Totally judgmental…Completely humbled.

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Our neighbor’s home is scary.  There are Danger No Trespassing signs all over the property.  There is a sign that says Beware of Dog.  Another that says I Will Shoot Intruders.

His windows are boarded up and only a tiny peek hole exists in his door.

My husband and daughter brought him a Christmas card this past Christmas.  But he didn’t answer the door—let’s just say, Richard was relieved.  He was afraid of what was on the other side.

But today, nearly a year later, at the bus stop, waiting for my daughter to board the bus, the neighbor came out.

He was an old, frail man with tremors in his hands.  My husband had the privilege of meeting him.

We will call him John, and he is an aging and lonely man.  His wife left him for a drug addict years ago.  His son followed in his mom’s footsteps.  John has been left virtually alone, in his little wooden house, on a street that has gone from a horse lane to a speedy car lane.   The world, once his friend, is now full of strangers for this elderly gentleman.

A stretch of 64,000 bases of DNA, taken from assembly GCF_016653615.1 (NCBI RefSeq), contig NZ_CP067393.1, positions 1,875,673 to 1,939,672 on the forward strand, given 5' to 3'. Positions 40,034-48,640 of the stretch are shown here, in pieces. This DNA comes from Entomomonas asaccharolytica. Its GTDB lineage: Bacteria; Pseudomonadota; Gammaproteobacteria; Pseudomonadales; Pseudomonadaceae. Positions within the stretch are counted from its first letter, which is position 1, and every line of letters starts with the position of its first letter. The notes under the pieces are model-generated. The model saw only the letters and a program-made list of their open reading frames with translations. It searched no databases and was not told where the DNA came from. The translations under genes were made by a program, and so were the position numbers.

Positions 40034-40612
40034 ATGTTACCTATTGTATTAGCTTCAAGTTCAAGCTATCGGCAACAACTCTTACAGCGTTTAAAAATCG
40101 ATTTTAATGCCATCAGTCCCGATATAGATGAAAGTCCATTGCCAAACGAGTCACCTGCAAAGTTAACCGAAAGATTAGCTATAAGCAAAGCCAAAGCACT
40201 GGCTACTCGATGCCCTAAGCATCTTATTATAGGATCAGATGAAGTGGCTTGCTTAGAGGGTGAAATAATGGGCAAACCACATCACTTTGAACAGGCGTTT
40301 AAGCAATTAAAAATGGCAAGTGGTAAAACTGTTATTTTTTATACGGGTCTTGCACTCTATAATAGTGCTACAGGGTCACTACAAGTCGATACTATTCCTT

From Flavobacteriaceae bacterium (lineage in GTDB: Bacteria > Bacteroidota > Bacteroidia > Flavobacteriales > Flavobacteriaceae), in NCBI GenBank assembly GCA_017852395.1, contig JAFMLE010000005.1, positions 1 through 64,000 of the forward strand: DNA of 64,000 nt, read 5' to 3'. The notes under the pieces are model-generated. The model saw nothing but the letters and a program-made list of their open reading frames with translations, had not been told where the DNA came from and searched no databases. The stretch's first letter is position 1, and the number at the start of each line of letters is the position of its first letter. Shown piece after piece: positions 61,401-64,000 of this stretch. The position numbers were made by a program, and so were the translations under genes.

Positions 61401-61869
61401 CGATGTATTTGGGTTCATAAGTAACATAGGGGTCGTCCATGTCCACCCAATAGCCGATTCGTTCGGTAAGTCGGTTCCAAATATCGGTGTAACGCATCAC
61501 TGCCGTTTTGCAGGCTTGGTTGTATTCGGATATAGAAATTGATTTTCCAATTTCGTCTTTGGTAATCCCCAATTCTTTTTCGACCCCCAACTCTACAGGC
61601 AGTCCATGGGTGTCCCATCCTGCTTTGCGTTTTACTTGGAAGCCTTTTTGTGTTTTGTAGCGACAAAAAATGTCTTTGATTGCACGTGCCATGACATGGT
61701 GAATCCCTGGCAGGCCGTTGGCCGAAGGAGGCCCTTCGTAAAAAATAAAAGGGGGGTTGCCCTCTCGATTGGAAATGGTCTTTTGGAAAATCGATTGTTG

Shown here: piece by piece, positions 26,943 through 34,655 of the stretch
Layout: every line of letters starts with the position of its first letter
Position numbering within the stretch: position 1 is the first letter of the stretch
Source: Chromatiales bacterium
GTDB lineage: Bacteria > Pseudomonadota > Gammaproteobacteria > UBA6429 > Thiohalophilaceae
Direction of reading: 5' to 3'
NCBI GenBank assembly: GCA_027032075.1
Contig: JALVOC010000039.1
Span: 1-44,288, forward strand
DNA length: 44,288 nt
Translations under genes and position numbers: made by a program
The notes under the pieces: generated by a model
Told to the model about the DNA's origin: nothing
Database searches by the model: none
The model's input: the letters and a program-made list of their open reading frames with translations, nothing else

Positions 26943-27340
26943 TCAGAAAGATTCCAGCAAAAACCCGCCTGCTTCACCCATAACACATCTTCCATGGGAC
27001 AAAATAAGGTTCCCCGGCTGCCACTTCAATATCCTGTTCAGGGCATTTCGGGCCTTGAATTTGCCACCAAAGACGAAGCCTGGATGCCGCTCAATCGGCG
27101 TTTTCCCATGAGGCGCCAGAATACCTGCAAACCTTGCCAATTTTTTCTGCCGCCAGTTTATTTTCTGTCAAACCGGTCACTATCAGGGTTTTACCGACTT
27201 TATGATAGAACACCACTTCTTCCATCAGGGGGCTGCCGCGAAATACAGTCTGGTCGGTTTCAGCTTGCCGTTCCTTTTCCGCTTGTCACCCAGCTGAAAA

Neighbors that once seemed close, now with his disability, seem far.  Life is hard on him.

And he began to open up to my husband addressing all of the “issues” that we’ve previously had with him.

“My signs,” John states, looking around at his property (about an acre+, mostly dirt), “I put those signs everywhere because people on horses come out and ride on my property.  And I am afraid one time someone’s horse is going to trip in a pothole and someone is going to get hurt.”

Logic begins to replace fear.

Then he took my husband to his garden and with great difficulty pulled some green peppers off of a plant.  “Here, let me give you some of my peppers,” he said extending the peppers towards my husband, his hands trembling violently. 

“Well, at least I shook the dirt off for you,” John says with a smile as my husband humbly accepts his offering…

John then invites my husband in for coffee, but Richard has to get going for today.

But tomorrow…hopefully we will see John again tomorrow.

And, no matter what, today John has taught the two of us a lesson in humility.

So often we see the surface and are quick to judge.  What we fail to do is take the time to go below and meet the person behind the barriers.

The people like John.

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